Every 10 years following the census, legislative and congressional district boundaries are redrawn to be as nearly equal in population as practicable to ensure equal representation.
In recent weeks, the majority party of House Redistricting Committee unveiled proposed maps for Minnesota’s new legislative and congressional district boundaries. The process must be completed by Feb. 15, 2022, so that next year’s election cycle can proceed on schedule.
If legislators fail to reach an agreement, state courts would again perform the role of mapmaker.
At the state level, the proposal would establish ideal populations of 42,586 people for each House district — about a 3,000-person increase from the current mark — and 85,172 people for each Senate district. Each of the state’s eight U.S. House seats would have an ideal population of 713,312.
“These redistricting maps were drawn keeping in mind our intent to be fair and transparent and open,” said Rep. Mary Murphy (DFL-Hermantown), the committee chair, during a hearing Wednesday. Murphy said the proposals are “the people’s maps,” noting the multiple committee hearings held to receive public input, including ones focused on each Congressional district.
The committee expects to approve a package Dec. 9 that would be introduced as a bill when the Legislature reconvenes Jan. 31, 2022.
What has been introduced likely won’t be the only plan under consideration next week.
“We are listening to what is being brought forward today and it will have an impact on our work as we prepare to present an amendment,” said Rep. Paul Torkelson (R-Hanska), who called the current maps “highly partisan” and said they were made with no input from his party. “We’re looking forward to presenting something that we believe will reflect the concerns of the citizens of Minnesota.”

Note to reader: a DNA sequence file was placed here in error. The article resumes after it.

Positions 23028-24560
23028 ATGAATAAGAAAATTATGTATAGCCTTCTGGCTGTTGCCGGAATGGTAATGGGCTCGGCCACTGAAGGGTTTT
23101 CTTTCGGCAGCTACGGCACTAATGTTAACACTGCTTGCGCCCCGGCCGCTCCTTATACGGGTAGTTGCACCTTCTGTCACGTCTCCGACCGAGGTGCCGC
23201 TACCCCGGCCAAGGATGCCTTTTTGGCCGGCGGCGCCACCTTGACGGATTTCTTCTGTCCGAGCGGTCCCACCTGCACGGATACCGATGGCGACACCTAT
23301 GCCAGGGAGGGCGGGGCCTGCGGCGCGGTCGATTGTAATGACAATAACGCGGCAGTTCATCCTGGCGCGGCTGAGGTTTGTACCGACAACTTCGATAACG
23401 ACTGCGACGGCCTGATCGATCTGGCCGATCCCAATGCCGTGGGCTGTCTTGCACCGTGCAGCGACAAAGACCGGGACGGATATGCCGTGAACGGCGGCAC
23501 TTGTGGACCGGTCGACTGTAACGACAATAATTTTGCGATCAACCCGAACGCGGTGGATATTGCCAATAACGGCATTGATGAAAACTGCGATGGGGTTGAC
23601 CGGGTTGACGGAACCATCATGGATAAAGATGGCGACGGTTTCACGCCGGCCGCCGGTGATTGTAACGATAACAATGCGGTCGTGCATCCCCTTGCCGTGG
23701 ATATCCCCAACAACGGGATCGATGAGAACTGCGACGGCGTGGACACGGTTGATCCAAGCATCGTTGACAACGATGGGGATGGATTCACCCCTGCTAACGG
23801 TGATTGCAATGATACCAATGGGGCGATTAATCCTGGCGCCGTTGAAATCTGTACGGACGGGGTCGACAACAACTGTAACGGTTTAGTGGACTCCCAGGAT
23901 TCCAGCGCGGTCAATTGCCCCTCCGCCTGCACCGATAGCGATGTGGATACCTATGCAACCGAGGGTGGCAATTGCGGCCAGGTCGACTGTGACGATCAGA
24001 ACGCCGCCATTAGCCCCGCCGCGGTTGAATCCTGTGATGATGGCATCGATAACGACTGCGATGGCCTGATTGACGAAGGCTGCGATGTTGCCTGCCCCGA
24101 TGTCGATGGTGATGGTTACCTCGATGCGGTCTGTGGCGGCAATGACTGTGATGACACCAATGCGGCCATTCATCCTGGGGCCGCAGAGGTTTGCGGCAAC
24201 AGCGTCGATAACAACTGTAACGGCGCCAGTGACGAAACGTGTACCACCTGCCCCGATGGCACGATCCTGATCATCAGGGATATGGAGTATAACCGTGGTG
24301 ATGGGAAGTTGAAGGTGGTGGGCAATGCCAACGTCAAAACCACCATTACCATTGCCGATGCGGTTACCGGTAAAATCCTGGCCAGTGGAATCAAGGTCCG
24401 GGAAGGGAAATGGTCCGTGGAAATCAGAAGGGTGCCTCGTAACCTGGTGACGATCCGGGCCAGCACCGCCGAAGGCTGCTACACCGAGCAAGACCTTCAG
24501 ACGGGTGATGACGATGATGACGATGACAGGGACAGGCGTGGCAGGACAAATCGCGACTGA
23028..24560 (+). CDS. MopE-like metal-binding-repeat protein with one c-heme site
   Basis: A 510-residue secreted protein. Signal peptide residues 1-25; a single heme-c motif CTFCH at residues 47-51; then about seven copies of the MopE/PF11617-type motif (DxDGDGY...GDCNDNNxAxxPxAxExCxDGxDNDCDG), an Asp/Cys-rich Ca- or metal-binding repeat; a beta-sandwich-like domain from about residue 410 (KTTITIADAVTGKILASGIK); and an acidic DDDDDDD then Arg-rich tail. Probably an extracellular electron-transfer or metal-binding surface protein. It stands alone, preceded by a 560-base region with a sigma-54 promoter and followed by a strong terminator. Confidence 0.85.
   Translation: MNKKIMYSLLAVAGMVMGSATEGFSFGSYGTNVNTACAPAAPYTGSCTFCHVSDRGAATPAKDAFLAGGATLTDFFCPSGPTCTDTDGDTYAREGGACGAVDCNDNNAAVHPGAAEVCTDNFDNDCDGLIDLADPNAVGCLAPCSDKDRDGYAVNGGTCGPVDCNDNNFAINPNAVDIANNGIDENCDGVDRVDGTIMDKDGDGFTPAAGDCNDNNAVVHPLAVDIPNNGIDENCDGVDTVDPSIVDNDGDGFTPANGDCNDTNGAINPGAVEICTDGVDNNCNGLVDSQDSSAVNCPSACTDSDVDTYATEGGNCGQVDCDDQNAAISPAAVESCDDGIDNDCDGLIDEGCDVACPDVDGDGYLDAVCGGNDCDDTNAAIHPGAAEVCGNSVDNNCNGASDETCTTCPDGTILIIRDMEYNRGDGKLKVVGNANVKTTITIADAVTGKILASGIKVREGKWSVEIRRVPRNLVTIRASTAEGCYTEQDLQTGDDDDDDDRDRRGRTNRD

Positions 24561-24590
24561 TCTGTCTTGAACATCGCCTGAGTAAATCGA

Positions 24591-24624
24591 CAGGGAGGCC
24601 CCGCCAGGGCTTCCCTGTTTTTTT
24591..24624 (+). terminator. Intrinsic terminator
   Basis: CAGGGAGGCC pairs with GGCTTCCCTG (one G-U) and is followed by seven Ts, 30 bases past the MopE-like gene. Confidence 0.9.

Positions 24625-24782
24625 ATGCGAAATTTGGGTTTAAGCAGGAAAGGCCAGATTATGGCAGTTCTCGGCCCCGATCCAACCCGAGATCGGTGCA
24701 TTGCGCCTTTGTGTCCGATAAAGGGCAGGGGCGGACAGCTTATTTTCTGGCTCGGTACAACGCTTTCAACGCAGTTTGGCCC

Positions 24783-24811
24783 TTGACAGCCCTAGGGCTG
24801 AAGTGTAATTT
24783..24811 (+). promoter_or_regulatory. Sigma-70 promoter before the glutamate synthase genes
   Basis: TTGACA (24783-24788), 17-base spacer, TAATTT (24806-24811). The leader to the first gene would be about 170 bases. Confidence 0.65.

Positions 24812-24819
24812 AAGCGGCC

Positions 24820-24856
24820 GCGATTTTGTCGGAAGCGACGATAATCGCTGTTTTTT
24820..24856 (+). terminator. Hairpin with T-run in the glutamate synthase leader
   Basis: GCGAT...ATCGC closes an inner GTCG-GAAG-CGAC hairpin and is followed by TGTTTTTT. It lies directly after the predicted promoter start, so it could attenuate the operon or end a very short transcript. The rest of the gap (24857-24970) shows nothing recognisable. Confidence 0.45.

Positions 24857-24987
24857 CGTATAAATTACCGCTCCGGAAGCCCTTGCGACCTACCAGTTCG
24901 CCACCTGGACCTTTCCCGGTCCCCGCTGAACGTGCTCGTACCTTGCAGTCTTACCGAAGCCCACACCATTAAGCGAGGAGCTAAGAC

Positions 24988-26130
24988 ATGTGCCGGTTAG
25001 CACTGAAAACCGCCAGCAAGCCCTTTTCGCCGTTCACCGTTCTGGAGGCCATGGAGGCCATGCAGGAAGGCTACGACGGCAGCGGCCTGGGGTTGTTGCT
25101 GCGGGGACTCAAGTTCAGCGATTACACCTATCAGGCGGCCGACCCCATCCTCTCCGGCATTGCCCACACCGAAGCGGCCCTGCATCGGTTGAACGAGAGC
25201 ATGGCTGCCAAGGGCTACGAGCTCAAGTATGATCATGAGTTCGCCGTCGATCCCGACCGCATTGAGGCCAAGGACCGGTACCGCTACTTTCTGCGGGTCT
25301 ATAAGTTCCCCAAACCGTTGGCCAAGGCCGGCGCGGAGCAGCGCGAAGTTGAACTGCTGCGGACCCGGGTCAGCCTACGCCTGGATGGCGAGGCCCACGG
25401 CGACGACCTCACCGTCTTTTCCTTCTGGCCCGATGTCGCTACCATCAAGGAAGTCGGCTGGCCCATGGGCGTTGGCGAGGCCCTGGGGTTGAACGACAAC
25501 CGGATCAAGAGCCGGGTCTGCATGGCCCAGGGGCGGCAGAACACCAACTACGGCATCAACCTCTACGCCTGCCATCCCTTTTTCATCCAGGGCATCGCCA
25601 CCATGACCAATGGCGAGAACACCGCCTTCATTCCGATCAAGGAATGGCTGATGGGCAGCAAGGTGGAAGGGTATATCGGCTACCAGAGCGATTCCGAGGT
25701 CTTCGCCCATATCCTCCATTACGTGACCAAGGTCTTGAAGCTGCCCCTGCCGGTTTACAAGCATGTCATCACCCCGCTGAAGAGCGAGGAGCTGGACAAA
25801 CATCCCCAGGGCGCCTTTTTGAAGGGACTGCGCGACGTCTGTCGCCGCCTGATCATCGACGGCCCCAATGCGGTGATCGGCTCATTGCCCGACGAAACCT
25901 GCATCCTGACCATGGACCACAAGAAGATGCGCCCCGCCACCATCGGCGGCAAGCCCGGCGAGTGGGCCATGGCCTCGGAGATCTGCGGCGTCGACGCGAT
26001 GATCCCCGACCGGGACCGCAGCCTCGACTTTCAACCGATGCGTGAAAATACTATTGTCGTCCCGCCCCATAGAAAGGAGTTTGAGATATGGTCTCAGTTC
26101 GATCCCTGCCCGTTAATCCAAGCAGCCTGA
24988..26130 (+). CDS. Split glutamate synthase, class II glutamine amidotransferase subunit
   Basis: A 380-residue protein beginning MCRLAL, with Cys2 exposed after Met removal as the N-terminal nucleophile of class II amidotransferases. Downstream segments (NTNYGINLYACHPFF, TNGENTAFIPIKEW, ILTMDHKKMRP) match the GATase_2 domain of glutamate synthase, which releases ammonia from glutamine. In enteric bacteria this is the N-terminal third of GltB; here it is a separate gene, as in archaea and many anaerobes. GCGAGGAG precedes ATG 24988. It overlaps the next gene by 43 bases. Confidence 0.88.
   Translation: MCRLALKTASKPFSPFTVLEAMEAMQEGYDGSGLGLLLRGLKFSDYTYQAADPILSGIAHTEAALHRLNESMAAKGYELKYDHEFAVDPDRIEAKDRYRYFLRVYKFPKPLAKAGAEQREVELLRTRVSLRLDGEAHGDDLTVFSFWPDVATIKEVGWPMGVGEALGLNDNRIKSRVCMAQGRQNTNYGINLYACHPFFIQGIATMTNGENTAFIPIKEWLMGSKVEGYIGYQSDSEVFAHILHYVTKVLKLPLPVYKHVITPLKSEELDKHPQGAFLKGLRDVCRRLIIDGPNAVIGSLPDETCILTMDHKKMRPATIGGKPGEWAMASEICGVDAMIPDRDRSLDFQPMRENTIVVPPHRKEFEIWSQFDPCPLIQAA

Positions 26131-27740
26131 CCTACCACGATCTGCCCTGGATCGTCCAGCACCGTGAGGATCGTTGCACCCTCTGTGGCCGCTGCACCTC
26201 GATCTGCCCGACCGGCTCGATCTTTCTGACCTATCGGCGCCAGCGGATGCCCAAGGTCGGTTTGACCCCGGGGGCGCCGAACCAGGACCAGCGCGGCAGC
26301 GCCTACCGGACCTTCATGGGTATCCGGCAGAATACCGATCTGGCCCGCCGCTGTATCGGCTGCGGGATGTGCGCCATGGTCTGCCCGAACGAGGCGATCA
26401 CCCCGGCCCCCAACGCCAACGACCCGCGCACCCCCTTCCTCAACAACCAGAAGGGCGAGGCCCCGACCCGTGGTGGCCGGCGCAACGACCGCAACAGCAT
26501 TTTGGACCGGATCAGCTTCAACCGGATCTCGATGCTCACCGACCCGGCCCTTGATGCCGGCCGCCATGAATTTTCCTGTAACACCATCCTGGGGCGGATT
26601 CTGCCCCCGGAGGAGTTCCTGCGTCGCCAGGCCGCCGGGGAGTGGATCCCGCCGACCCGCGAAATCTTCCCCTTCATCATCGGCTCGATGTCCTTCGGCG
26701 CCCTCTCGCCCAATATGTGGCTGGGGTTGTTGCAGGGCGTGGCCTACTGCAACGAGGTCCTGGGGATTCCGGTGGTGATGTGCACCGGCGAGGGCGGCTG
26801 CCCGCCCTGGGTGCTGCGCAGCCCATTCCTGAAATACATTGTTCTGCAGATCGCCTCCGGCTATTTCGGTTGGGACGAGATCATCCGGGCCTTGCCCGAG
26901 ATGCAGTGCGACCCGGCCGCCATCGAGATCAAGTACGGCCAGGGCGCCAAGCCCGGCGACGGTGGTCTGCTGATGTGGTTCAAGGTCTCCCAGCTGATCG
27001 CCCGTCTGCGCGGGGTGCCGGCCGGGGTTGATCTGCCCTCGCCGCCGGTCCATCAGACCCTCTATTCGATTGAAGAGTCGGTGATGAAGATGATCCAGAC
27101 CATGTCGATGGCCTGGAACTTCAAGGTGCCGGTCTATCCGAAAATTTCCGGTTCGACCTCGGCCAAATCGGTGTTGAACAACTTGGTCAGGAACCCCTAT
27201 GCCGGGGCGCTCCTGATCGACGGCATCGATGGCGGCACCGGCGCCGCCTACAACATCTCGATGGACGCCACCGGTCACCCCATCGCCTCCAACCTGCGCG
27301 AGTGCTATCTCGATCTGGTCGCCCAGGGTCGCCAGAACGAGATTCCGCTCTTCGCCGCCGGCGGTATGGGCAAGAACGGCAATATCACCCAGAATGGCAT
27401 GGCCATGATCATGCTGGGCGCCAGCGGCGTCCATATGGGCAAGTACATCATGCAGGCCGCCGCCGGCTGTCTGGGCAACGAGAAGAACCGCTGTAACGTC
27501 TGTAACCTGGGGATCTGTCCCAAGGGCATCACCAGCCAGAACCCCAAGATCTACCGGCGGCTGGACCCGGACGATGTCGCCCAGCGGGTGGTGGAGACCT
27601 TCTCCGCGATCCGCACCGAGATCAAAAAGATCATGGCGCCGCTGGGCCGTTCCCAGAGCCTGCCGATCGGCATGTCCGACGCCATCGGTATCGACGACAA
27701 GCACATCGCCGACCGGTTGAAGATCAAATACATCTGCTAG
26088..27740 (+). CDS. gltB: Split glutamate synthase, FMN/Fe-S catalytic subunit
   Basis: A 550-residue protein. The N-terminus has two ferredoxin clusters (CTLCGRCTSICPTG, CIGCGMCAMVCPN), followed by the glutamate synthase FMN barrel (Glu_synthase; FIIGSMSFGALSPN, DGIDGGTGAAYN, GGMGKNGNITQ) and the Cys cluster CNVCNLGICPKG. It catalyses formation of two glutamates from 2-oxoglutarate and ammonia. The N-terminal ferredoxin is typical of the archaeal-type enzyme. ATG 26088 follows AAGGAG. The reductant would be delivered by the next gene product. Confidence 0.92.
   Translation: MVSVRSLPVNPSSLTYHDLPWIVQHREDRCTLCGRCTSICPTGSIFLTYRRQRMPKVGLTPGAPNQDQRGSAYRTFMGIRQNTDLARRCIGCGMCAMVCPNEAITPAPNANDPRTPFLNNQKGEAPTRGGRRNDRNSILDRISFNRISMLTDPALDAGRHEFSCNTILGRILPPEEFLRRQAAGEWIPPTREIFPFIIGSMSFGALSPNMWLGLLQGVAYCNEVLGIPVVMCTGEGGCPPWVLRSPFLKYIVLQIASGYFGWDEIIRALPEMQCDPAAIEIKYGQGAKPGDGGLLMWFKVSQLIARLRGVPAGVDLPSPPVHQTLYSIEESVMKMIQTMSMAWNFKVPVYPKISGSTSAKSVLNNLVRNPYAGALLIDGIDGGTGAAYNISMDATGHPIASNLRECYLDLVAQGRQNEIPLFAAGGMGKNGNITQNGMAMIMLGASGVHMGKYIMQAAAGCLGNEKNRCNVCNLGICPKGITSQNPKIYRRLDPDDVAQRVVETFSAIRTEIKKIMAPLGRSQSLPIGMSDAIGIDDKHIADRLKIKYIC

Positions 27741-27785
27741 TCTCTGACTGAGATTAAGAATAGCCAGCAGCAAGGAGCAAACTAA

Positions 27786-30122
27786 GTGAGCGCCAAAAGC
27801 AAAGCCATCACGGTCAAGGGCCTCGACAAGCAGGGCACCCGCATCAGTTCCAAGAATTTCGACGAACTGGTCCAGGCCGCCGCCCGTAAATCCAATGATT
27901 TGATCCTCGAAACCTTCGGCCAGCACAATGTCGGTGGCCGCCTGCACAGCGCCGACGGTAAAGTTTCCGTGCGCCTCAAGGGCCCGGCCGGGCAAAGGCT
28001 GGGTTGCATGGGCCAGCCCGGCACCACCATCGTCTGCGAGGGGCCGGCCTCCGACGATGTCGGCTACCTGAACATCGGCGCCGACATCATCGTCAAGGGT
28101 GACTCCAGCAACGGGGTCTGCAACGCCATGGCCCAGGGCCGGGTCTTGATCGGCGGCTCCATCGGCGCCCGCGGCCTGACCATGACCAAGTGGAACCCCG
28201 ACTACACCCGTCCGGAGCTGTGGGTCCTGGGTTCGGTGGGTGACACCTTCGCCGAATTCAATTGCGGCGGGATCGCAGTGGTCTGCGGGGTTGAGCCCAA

Just before lunch Wednesday, a quintet of interested parties got the first of two chances to voice their opinion on the proposed maps. A second public hearing is set for 7 p.m. Thursday.
A common theme of concern is separating communities that have worked in tandem.
“To reach out to multiple [representatives] is an issue,” said Rogers Mayor Rick Ihli. “We’ve been extremely happy with how it’s been for years … we like our neighbors and we work well together.”
Rep. Ginny Klevorn (DFL-Plymouth) acknowledged the concerns of Ihli, but noted some of the state's fastest growth has come in those districts on the northwest edge of the metro area whose current members are currently more than 4,000 constituents above the proposed population cap. Klevorn’s district is more than 6,800 beyond that cap.
On the other hand, Rep. Jeremy Munson (R-Lake Crystal) noted having more legislators representing a particular area means more lawmakers pushing for those locales at the State Capitol.
“You would have two representatives that would be able vote on these projects,” Munson said. “Two senators that would be able to vote on these projects as opposed to one.”
Former state representative and current Blaine Mayor Tim Sanders countered, saying — while that is true — a city could be placed with other communities that do not have similar interests or need.
“Then it really does feel like the district is being divided and that your voice is potentially diminished,” Sanders said. He added that his rapidly growing community expected change, but called the current plan “quite burdensome.”
The proposed maps, Sanders said, would put Blaine in three House districts, two Senate districts, and would remove the city from its current Congressional district and place it into two new ones.
Speaking from more than 150 miles up Interstate 94, mayors Ben Schierer of Fergus Falls and Ron Grobeck of Ottertail shared concerns over the geographic increases in their more rural and less populated areas. For example, Schierer said, Otter Tail County is now fully within one Senate district — which also contains part of another county — but the new lines call for a senator to represent parts of 11 counties.
“I’m worried a small city like ours would get lost in a district that’s split between so many counties and doesn’t include cities that we regularly work with in Otter Tail County,” Grobeck said.